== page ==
Birke Reports – Don’t Let Cooking Oils Fool You

Thank you for following along with my travels on Facebook… I’ll be back soon, but in the meantime I have a special guest post from one of the most inspirational people I met this year – 13 year old – local food and organic farming advocate – Birke Baehr. If this is the first time you are learning about Birke – you’ve got to check out his TED Talk and his new book “Birke On the Farm” – especially if you have kids. I am super proud to call him one of my friends and who knows he might just become a regular around here…so watch out, he’s a firecracker!


First of all, I’d like to thank Food Babe for inviting me to be a guest on her blog, I’m very excited! We have been talking about working together and I really like hearing about her ideas and recent adventures.

I’d like to start by sharing with you a certain line of products that have popped up in my local “healthy” supermarket. The day after Christmas I was shopping and noticed a large display in the middle of the aisle. Spectrum, a well known brand of organic oils and cooking products has introduced some new products. My family has bought Spectrum coconut oil and some of their other organic oils because they have such an extensive line of organic products. But, what caught my eye that day was this whole new line of products they have introduced. They’re canola oil blends and it seems that they have mixed non-organic canola oil with coconut, peanut, and olive oil just to name a few.

Birke

Now for those of you who don’t know canola oil is…

“It is widely recognized as the healthiest salad and cooking oil available to consumers.” (But it is not!) It was developed through hybridization of rapeseed. Rapeseed oil is toxic because it contains significant amounts of a poisonous substance called erucic acid. Although canola oil contains only trace amounts of erucic acid it is also one of the top 4 genetically modified crops. You can read more about the history of canola and how it is a big con here.

Spectrum is owned by Hain-Celestial Group; which probably has the largest conglomerate of well known organic brands such as: Arrowhead Mills, Celestial Seasonings, Rice, Soy, and Almond Dream, and the Garden of Eatin’ just to name a few. In 1999 the H.J. Heinz Corporation bought 19.5% of the company but then sold their stock in 2005.

During the Prop 37 GMO labeling campaign the Hain-Celestial Group sent out a press release stating that that, “The Hain Celestial Group, Inc., a leading natural and organic products company, today publicly announced its endorsement of the mandatory labeling of food products containing genetically-modified organisms (GMOs) in accordance with international standards, citing its long compliance with those requirements adopted in Europe and other international markets.” They also donated $25,000 towards YES on GMO labeling. On the other hand the former owner of almost one fifth of the company H.J. Heinz Corporation gave more than $450,000 against labeling.

Olive Oil Spectrum

After learning a lot about their stance of GM foods Spectrum seems to be very supportive on labeling. In fact, I discovered that they are a part of the Non-GMO Verified project. Yet, I also find it very interesting that they haven’t done a press release on their new line of products nor are they featured on the Spectrum website. Since canola is one of the top GMO crops, something is really bothering me about these canola blends. Hopefully we will hear more on these new products and my concerns will be addressed. I don’t want to condemn this company; only shed light on these new products and their history and leave it up to you to make the decision.

Please leave me a comment and let me know what you think.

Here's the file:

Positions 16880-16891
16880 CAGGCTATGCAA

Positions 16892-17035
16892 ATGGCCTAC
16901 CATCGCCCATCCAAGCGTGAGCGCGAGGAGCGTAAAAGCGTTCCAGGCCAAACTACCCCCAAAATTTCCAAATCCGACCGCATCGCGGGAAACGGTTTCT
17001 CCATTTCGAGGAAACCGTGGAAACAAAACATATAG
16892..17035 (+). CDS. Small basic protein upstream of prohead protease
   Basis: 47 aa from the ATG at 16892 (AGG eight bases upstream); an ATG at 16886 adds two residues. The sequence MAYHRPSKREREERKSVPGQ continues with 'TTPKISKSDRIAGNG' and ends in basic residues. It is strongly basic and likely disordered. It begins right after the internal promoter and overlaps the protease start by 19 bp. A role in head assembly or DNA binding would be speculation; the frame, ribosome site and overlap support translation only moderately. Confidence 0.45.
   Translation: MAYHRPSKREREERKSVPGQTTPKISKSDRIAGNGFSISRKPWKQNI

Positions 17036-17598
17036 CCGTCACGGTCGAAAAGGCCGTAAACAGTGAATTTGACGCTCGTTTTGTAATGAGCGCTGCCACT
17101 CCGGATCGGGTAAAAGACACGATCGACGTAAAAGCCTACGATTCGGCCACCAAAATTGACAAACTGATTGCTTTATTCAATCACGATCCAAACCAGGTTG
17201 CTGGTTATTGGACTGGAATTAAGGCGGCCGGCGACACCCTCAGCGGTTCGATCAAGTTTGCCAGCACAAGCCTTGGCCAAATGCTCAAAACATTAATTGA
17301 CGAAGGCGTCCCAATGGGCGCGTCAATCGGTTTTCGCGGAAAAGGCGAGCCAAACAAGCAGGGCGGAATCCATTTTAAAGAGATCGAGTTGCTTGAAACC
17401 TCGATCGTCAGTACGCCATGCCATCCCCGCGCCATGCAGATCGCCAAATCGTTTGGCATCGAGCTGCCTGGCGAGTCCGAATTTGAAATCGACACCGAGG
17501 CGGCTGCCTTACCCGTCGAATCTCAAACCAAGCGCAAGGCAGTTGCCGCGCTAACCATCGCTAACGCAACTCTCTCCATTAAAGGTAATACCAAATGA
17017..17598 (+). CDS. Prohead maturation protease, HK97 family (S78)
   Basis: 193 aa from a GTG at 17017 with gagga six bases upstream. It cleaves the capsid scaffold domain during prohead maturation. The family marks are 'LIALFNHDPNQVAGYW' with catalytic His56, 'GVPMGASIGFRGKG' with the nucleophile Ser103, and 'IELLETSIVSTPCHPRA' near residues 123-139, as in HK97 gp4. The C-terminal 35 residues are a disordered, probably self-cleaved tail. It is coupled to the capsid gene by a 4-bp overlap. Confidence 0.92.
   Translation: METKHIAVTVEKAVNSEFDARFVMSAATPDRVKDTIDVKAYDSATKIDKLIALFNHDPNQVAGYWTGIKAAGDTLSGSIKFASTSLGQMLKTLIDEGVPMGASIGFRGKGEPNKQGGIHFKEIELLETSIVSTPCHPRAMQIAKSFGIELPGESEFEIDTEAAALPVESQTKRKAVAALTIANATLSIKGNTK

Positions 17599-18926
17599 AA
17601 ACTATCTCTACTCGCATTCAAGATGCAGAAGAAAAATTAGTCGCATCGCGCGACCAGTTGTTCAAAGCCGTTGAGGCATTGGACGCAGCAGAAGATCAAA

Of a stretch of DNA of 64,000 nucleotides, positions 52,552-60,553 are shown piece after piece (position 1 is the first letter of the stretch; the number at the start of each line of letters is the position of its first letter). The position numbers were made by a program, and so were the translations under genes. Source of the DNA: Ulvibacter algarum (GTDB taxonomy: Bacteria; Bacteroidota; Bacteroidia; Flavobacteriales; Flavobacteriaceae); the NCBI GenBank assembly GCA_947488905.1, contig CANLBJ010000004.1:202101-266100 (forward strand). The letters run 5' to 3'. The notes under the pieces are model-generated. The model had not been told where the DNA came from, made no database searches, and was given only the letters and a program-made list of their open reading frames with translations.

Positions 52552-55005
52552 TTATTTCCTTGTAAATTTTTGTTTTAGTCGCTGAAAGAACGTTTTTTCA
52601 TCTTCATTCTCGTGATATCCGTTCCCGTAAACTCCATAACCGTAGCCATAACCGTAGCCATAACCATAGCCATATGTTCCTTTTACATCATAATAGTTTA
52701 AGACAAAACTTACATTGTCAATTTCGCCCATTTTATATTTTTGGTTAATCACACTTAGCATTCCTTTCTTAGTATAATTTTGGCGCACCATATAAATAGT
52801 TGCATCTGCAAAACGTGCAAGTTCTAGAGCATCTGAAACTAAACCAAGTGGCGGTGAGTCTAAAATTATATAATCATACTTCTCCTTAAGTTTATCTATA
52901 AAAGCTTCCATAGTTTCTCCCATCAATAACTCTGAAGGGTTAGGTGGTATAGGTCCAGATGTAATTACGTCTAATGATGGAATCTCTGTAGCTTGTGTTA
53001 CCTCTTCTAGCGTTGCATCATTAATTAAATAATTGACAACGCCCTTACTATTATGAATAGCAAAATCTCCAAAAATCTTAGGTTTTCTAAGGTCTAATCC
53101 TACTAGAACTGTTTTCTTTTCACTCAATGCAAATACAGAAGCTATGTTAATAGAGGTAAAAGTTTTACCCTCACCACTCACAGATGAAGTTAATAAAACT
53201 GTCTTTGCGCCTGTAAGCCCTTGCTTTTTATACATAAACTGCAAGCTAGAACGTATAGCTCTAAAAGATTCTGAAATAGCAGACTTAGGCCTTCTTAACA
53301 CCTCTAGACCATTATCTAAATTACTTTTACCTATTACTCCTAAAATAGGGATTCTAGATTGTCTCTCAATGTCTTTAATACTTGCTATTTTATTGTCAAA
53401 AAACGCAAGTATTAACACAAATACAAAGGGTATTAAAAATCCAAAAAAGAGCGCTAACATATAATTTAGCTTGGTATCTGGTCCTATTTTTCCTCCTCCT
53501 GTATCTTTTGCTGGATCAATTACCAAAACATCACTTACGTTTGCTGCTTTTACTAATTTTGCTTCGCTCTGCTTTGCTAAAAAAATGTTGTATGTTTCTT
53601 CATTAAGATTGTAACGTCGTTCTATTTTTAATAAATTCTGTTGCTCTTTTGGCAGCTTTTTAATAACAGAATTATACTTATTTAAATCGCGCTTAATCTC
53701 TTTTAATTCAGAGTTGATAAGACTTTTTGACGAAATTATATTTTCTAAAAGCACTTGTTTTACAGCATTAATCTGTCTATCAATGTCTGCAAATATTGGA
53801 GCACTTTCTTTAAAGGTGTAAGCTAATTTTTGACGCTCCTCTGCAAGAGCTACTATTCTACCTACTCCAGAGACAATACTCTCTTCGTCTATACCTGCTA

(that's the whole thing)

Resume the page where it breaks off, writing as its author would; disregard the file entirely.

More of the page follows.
Also if you are wondering…you can check out Food Babe’s three favorite cooking oils here -


More About Birke Baehr -

An Internationally recognized speaker and youth advocate for sustainable food and agriculture, Birke has visited and volunteered at farms around the United States and recently published his first book, “Birke On The Farm“. Birke has spent the last four years traveling around the United States and Italy visiting organic farms and learning from the farmers who steward those farms. He has attended numerous organic agriculture seminars and workshops; including one with renowned farmer and author, Joel Salatin who Birke looks up to in his pursuit of new thinking about food and agriculture. Birke continues to educate himself in this genre and intends to be a sustainable organic agriculturist in the future. He has a passion for educating others, especially his peers, about the destructiveness of the industrialized food system and the enlightening alternatives of sustainable and organic farming, food and practices. You can follow Birke on Facebook and Twitter.

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46 Responses to “Birke Reports – Don’t Let Cooking Oils Fool You”

  1. Leena

    My favorite cooking oil is nutiva’s coconut oil. Foodbabe, what do you think about ghee purchased from Indian stores? Safe to consume?

    Reply
  2. Melissa @ My Whole Food Life

    This is a great post! I have heard a few things myself about these oil “blends”. My favorite oils are organic toasted sesame, organic walnut and organic coconut oil. Thanks for spilling the brand on canola oil. Many people still believe it is healthy.

    Reply
  3. SHERRY MCKINNEY

    Thanks for a great article. So glad young people are “getting on board” with the GMO because you are the ones that can change things for us all! So, is all canola oil, even if listed as organic, really GMO?”

    Reply
    • Brittany Ardito (to SHERRY MCKINNEY)

      I wouldn’t eat canola oil even if it is organic because it is still an unhealthy oil with unhealthy properties (as Birke mentioned above), even if it is not genetically modified.

      Reply
    • JasonMChicago (to SHERRY MCKINNEY)

      I wouldn’t eat canola because it is toxic (organic or not!). Best oil bet is coconut oil. Period end of story. Good brands are Dr. Bronner’s, Nutiva, and a few others.

      Reply
  4. Amy Beahm

    What oil do you use for baking? I tried melting Nutiva’s Coconut oil, but then it clumped back together when I mixed it with the dry ingredients in my recipe.

    Reply
    • Juliet (to Amy Beahm)

      I second what Amy said. I have the same problem about already melted coconut oil solidifying even when kept other ingredients at room temperature to avoid the problem.